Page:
Nitric oxide(NO) levels, a possible marker of carcinogenesis and CML activity, were significantly decreased in 50 patients with chronic myeloid leukaemia receiving 15g imatinib and turmeric powder daily compared to imatinib alone (Ghalaut 2012). The study was not placebo controlled or randomized, and there was no long-term follow up to determine if the decrease in NO lead to clinically meaningful differences in treatment outcomes.
No controlled clinical trials are available for pancreatic cancer. A single-arm, uncontrolled phase II trial evaluated phospholipid curcumin (Meriva) alongside gemcitabine chemotherapy for 42 patients with advanced pancreatic cancer (Pastorelli 2018). The authors reported a 61.4% disease control rate (27.3% objective response, 34.1% stable disease), progression-free survival of 8.4 months, overall survival of 10.2 months, no changes in QoL, and the treatment was deemed safe and well tolerated. Given this study is uncontrolled and given alongside gemcitabine, conclusions cannot be drawn. However, the authors note that the response rate was comparable to that seen with gemcitabine plus nab-paclitaxel but with less toxicity, and thus further research is warranted. Several phase I studies have used curcumin in patients with advanced pancreatic cancer, often alongside gemcitabine, and found it to be safe and feasible except for some abdominal discomfort with doses of 8g daily (Dhillon 2008; Kanai 2013; Kanai 2011; Epelbaum 2010).
Several RCTs have evaluated the effect of curcumin on symptoms, side effects, and quality of life in people undergoing treatment for cancer (see Table 2). There is great heterogeneity in trials.
- Curcumin is likely effective at preventing and treating oral mucositis during chemo and/or radiotherapy for head and neck cancer when used topically or orally.
- Oral curcumin may not be effective at preventing radiation dermatitis, topical application has weak evidence to support its use but more research is needed
- Data from poorly designed studies have demonstrated benefit to quality of life during chemotherapy and radiotherapy for mixed cancers with the addition of curcumin, but better quality trials are needed.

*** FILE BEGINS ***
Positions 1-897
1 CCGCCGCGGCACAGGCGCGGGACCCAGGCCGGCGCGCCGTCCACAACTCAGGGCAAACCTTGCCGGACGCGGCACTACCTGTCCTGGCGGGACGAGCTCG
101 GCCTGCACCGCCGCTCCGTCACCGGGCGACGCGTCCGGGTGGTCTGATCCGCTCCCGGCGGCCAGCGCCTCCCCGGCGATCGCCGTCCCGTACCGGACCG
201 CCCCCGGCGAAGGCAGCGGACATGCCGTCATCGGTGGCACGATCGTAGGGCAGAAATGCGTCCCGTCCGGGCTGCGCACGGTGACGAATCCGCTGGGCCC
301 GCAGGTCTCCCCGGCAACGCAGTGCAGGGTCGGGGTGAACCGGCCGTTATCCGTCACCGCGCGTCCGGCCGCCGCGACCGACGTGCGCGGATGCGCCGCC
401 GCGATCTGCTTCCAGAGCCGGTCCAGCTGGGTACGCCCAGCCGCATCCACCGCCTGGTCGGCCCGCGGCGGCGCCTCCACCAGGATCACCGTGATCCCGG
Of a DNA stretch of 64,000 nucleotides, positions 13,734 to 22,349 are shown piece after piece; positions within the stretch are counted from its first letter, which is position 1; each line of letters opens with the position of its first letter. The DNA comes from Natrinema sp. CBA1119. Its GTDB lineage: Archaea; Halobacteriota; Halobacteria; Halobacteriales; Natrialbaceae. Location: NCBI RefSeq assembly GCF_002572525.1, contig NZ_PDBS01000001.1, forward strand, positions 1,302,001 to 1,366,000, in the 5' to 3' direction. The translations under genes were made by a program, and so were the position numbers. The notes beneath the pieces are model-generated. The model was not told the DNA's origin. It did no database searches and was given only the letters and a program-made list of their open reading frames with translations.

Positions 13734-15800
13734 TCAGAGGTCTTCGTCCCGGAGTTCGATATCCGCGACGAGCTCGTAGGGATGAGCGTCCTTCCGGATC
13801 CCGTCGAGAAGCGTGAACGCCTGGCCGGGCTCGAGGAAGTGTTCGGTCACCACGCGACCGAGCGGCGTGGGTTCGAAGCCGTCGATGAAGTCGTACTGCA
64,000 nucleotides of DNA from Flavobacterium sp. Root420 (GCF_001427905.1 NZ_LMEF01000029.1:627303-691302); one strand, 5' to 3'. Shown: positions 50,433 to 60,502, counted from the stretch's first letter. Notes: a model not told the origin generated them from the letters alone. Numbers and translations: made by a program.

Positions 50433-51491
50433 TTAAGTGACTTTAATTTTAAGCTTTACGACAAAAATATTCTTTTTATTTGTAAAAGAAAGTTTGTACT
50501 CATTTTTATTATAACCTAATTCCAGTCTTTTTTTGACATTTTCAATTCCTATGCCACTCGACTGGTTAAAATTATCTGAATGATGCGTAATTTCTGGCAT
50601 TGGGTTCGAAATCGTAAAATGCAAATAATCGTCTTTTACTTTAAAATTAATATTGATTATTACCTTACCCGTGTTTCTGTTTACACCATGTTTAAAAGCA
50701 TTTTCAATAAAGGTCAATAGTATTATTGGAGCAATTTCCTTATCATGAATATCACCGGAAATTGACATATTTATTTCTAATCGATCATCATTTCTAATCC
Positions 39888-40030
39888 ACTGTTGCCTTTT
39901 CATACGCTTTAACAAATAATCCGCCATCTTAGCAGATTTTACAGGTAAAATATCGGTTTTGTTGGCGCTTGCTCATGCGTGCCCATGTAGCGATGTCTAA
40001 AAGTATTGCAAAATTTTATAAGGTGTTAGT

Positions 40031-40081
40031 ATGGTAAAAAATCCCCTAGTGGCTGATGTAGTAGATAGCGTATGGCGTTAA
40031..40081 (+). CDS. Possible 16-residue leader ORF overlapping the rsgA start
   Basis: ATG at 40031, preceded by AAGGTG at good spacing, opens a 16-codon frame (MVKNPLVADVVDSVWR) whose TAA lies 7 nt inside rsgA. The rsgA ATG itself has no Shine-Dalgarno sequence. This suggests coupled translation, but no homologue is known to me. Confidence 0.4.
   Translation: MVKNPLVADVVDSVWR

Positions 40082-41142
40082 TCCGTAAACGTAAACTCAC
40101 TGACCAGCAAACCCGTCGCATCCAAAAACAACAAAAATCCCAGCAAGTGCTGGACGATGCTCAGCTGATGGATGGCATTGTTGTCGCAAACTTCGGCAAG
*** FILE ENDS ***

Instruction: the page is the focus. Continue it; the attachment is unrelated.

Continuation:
- During radiation therapy for prostate cancer, curcumin may reduce urinary symptoms and lower inflammation, but it does not appear to benefit other symptoms or quality of life outcomes. More research is needed.
- No statements can be made regarding the effect of curcumin on body composition, more research is needed to clarify
Description of included studies
Curcumin has been evaluated for its effect on oral mucositis (OM) during chemo and/or radiotherapy for head and neck cancers in several studies. A systematic review published in 2019 included four randomized and one non-randomized trials of curcumin applied topically (3 studies used mouthwash, 2 used gel; participants n=217) for treatment and prevention of OM (Normando 2019). Curcumin was effective at delaying onset of mucositis, accelerating wound healing, reducing the severity of OM, reducing erythema, and reducing pain when compared to povidone-iodine, chlorhexidine, saline, and placebo. Curcumin demonstrated benefit as both a preventative and treatment agent. No meta-analysis was performed due to heterogeneity of formulations, duration, and assessment criteria.
Another subsequently published RCT compared 80mg oral nanocurcumin capsules to placebo for patients (n=32) undergoing radiotherapy for head and neck cancer (Delavarian 2019). Compared to placebo, curcumin delayed the onset of grade 1 OM (p=0.002), significantly reduced severity of OM at all time points, and resulted in significantly less weight loss (p=0.003). Taken together, these studies support the use of oral or topical curcumin for the prevention and treatment of OM during radiation and chemo-radiation for head and neck cancer, but included studies were small and findings need to be confirmed in further well-designed RCTs.
Curcumin has been studied orally and topically for its effect on radiation dermatitis. A small RCT published in 2013 found that curcumin was effective for reducing radiation dermatitis severity and moist desquamation in a group of 30 women receiving radiation for breast cancer, randomized for curcumin or placebo (Ryan 2013). However, the same author published a much larger RCT in 2018 that did not confirm these findings (Ryan Wolf 2018). In this study, 686 women receiving breast radiotherapy were randomized to 6g daily curcumin or placebo, and they found that curcumin did not reduce radiation dermatitis severity compared to placebo. There was a non-statistically significant reduction in women with radiation dermatitis severity >3 in the treatment group (7.4% vs 12.9% p=0.082). In both these studies the curcumin was not a bioavailability-enhanced formula, which may impact its therapeutic effect.